By some accounts, the names can be changed

by Michael S. Kaplan, published on 2008/05/06 10:01 -04:00, original URI: http://blogs.msdn.com/b/michkap/archive/2008/05/06/8461897.aspx


At the risk of repeating myself, I find that once again I quote a particular releveant bit from Mostly Harmless by Douglas Adams, just as I did here and here:

Ford Prefect hit the ground running. The ground was about three inches farther from the ventilation shaft than he remmbered it, so he misjudged the point at which he would hit the ground, started running too soon, stumbled awkwardly and twisted his ankle. Damn! He ran off down the corridor anyway, hobbling slightly.

All over the building, alarms were erupting into their usual frenzy of excitement. He dove for cover behind the usual storage cabinets, glanced around to check that he was unseen and started rapidly to fish around inside his satchel for the usual things he needed.

His ankle, unusually, was hurting like hell.

The ground was not only three inches farther from the ventilation shaft than he remembered it, it was also on a different planet that he remembered, but it was the three inches that caught him by surprise. The offices of the Hitchhiker's Guide to the Galaxy were quite often shifted at very short notice to another planet, for reasons of local climate, local hostility, power bills or taxes, but they were always reconstructed exactly the same way, almost to the very molecule. For many of the company's executives, the layout of their offices represented the only constant they knew in a severely distorted personal universe.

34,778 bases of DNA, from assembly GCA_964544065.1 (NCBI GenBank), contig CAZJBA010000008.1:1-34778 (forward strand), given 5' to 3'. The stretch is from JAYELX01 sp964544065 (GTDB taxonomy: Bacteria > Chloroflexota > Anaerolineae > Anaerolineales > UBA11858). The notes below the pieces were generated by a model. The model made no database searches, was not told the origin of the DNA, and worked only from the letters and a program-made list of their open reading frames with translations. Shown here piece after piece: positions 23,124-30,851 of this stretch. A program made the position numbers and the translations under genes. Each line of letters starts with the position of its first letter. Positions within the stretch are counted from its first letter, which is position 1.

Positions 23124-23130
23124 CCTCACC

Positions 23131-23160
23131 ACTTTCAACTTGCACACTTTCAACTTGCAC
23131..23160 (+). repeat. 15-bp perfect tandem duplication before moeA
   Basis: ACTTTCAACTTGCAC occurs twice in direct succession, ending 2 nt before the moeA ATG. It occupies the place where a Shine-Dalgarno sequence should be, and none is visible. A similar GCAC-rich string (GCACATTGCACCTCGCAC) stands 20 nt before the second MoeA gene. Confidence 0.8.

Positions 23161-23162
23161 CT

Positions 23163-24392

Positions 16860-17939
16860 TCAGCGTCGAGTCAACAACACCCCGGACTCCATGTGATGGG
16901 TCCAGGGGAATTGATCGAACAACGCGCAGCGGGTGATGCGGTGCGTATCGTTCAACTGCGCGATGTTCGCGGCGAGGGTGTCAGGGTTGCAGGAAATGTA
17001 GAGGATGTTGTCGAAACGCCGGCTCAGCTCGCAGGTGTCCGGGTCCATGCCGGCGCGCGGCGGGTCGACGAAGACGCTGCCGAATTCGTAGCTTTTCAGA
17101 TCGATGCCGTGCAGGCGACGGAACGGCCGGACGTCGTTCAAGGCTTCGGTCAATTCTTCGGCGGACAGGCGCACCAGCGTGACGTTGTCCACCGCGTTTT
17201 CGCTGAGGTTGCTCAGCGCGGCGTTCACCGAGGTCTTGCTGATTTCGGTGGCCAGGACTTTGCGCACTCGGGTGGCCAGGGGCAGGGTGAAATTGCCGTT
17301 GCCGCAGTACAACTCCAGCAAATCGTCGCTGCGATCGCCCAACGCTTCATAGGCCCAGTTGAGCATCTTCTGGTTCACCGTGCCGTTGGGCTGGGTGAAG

Something, though, was odd.

This was not in itself surprising, thought Ford as he pulled out his lightweight throwing towel. Virtually everything in his life was, to a greater of lesser extent, odd. It was just that this was odd in a slightly different way than he was used to things being odd, which was, well, strange. He couldn't quite get it into focus immediately.

I'll explain the relevance in a moment. :-)

You know how people like to categorize things right? You know like:

There are two kinds of people: those who group folks into two kinds of people, and those who do not.

or

There are 10 kinds of people: those who understand binary, and those who do not.

Well, I'm going to do a little bit of that right now. Only more substantively. :-)

Because some people who deal with security and accounts under Windows might say:

There are two kinds of accounts/groups in Windows: The ones with well-known Security Identifiers (SIDs), and the ones without them.

and then others divide accounts/groups in Windows differently and say:

There are two kinds of accounts/groups in Windows: The ones with localized/localizable account names, and the ones without them.

But do you want to know something funny?

Those two different ways of dividing up account names in many cases actually define the exact same groups!

And this where the relevance of the quote comes in -- because if you don't have at least one solid unchanging piece then the rest of the object can't change. Something has to remain consistent and not change!

Because the only way for Microsoft to define account names to be localizable (i.e. where a localizer might change the name) is if there is a well-known SID behind.

Otherwise there is no way to really document how to find the account/group ever again. and if you think Administrator vs. Administrateur, et. al. or What's in a name? (once more) describe hard situations, try to add the inability to really find the account/group later and see how the situation looks!

There are some interesting MUI nuances here with group names, even beyond the above articles or the ones I mentioned in If you had gotten there first, you might have staked your claim too! and What's the difference between running a localized version of Windows and running Windows with that user interface language?.

But those will have to wait for another day, and another blog....

 

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